Following the American Declaration of Independence, communities from Boston to Savannah were forced to make a choice: to strike out for an independent republic, or remain true to the British Crown. This study explores the origins, methods and combat record of the combatants on both sides.
The American Revolutionary War was America's first civil war. As the conflict raged from Canada to the Caribbean and from India to Gibraltar, it was in American communities that the war was the most intimate, the most personal, and – accordingly – the most vicious.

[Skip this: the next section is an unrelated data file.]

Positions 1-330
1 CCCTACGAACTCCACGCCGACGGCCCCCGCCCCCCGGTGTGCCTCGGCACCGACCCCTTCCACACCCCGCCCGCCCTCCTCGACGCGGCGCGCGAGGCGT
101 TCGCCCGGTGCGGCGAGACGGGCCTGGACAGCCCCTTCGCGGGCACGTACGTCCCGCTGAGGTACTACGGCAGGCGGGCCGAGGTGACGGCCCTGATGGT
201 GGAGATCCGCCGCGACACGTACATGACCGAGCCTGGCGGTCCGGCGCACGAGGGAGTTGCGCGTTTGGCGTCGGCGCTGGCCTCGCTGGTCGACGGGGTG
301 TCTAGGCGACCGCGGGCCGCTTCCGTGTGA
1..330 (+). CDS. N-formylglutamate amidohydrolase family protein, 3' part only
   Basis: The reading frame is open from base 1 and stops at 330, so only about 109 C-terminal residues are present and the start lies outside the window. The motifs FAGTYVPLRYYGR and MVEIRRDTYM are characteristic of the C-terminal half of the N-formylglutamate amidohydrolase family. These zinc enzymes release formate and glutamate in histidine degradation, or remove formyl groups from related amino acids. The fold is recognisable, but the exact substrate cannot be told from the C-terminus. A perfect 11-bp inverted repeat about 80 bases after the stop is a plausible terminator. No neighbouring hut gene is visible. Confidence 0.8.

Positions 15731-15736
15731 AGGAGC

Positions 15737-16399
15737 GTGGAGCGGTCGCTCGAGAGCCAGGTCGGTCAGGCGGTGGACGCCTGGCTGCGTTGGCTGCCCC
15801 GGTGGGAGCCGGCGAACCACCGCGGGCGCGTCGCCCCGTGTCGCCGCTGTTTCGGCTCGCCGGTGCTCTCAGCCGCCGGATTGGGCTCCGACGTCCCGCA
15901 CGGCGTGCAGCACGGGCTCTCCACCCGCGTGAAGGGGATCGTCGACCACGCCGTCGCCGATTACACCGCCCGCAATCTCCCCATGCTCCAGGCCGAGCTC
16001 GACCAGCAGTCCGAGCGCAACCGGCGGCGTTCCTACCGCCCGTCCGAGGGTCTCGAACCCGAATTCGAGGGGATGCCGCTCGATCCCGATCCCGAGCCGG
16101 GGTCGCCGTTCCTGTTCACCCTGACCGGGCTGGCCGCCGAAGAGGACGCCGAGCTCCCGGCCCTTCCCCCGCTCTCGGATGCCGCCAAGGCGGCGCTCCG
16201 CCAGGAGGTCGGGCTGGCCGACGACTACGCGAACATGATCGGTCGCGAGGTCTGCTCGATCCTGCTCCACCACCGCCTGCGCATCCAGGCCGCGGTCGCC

In 1775, the inhabitants of British America included those born in North America and newly arrived immigrants; the established landed aristocracy and the indigent; the diverse nations of the Native Americans; and people of African descent, both enslaved and free. The coming of war forced every person to make the choice of whether to side with the Patriots or remain loyal to the British Crown. With so many cross-cutting imperatives, the individual decisions made splintered communities, sometimes even households, turning neighbour against neighbour in an escalating spiral of ostracism, embargo, exile, raid, reprisal and counter-reprisal. Accordingly, the war on the frontiers and on the margins of conflict was as underhanded and ugly as any of the 21st century's insurgencies. In this study, the origins, fighting methods and combat effectiveness of the combatants fighting on both sides are assessed, notably in three significant clashes of the American Revolutionary War.